Human Right

UN Human Rights Council concerned about violations in Burundi

The commission of inquiry on Human Rights violations in Burundi has presented its first oral briefing to the Human Rights Council this 13 March, in Geneva, Switzerland.

The UN Human Rights Council is concerned about the gravity and scale of violations in Burundi

The UN Human Rights Council is concerned about the gravity and scale of violations in Burundi

Fatsah Ouguergouz, the chair of the commission says they are concerned at the scale and gravity of the human rights violations and abuses that have been brought to their attention. “The trends observed in 2015 and 2016 appear to be continuing, including persistent allegations of violations of the right to life and physical integrity, notably an increase in enforced disappearances”, he says. The chair of the commission also says the arrests, particularly of people suspected of participating in opposition groups, continue to be reported, as do allegations of torture.

Armel Niyongere, one of the Burundi human rights activists, says SOS Torture campaign has presented a 2016 report in which 46 people from 12 provinces were arbitrarily executed. 149 others from political parties including the ruling CNDD FDD party were killed. The same report reveals the killing of citizens in different areas of the country, the abduction of 74 people by the agents of security forces and the Imbonerakure youths, the torture of 128 people from Bururi, Bubanza, Kirundo and Gitega provinces as well as the arbitrary arrest of 4034 people in different areas of the country.”We have pledged the UN commission of inquiry to identify the authors and bring them to justice”, says Niyongere.

Fatsah Ouguergouz says the experts were concerned about the impunity enjoyed by people responsible for these violations. “We are particularly concerned by the near-complete impunity. Even when victims or witnesses are able to identify suspected perpetrators, cases of prosecution of State agents, or those who appear to have their support, are rare”, he says.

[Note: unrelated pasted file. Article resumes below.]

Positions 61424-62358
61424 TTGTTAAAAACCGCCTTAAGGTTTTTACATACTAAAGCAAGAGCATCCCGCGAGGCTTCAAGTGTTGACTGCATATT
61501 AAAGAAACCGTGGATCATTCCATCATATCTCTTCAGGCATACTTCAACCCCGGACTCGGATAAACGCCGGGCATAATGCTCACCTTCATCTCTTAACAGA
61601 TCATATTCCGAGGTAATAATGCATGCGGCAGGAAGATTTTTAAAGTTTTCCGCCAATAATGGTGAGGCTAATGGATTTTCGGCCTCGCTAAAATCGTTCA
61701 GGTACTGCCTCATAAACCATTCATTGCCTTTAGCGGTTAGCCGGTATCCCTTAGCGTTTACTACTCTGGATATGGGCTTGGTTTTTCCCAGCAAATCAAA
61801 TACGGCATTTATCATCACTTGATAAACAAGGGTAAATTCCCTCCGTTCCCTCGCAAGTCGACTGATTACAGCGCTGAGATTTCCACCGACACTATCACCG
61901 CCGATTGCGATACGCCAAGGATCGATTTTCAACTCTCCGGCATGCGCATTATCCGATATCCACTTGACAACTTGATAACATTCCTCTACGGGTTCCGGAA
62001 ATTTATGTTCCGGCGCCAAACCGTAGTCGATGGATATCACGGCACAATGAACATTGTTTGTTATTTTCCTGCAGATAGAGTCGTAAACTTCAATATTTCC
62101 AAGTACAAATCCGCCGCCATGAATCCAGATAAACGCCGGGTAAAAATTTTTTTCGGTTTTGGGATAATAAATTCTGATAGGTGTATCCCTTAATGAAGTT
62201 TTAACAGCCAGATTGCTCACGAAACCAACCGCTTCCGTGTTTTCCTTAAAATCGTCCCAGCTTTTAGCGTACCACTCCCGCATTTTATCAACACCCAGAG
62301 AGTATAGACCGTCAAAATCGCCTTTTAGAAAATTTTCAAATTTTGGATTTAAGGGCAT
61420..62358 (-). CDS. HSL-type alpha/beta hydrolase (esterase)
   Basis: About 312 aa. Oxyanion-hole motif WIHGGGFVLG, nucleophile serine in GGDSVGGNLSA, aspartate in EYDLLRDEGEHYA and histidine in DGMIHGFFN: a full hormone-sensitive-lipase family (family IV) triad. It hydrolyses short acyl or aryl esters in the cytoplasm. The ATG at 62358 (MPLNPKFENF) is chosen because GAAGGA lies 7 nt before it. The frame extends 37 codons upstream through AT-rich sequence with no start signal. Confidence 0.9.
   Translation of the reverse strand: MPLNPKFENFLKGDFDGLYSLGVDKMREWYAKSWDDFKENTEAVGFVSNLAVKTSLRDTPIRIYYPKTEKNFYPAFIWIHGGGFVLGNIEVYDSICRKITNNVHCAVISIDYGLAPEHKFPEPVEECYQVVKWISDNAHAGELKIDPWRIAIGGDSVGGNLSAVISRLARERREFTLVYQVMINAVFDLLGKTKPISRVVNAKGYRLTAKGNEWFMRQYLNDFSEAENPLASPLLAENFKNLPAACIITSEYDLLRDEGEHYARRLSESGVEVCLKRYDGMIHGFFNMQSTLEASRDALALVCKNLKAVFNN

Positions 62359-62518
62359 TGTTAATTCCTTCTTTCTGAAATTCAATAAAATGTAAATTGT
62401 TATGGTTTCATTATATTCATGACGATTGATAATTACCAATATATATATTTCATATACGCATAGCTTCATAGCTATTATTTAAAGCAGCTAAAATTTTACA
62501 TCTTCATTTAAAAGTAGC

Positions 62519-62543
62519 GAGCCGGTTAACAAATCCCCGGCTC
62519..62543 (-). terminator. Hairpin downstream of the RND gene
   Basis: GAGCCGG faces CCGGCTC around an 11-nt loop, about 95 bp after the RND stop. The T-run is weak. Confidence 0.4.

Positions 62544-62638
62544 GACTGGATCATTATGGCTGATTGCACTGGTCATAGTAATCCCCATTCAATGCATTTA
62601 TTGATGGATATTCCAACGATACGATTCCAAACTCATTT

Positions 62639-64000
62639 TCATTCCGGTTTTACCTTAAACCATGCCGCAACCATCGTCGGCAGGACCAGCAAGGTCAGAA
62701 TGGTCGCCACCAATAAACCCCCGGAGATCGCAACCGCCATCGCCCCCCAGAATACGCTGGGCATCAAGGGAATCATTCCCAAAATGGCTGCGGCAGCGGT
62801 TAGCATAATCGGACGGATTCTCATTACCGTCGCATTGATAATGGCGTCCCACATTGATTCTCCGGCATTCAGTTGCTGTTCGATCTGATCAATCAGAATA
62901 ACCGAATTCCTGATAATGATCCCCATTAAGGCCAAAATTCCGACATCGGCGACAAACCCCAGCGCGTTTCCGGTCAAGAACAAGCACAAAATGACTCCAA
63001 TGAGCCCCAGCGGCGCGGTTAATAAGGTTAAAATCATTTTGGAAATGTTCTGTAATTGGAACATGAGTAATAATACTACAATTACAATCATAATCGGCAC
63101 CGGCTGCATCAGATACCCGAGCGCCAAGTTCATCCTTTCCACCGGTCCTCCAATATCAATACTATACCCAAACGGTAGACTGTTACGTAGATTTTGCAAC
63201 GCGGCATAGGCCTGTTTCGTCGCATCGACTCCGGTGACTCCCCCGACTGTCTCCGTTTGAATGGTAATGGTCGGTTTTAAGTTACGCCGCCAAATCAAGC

He calls on the Burundian Government to cooperate with the Commission. “We regret to date the lack of co-operation with the government of Burundi, although a member of the Council”. The commission will present its second briefing in June 2017 and the final report will be published in September 2017.

Speaking on behalf of Burundi Government to the UN Human Rights Council, Burundi Ambassador to Switzerland, Rénovat Tabu said the Government of Burundi didn’t recognize that commission of inquiry.

Jason Mack, who delivered the USA statement at the interactive dialogue with the commission on Burundi, said the country is still facing other challenges. “Although we are aware of the destabilization activities by the armed opposition, we call on the government to end extrajudicial killings, enforced disappearances, arbitrary arrests, unknown places of detention and torture with impunity”, he says.

Mack also says the USA urges the government to take responsibility for its actions, and prioritize the development of a proactive, impartial, and transparent judiciary.

According to the Office of the United Nations High Commissioner for Refugees, at least 27,000 Burundians fled their country between 1 January and 9 March 2017. The total number of refugees who have fled Burundi since April 2015, mainly to neighboring countries are 391,700.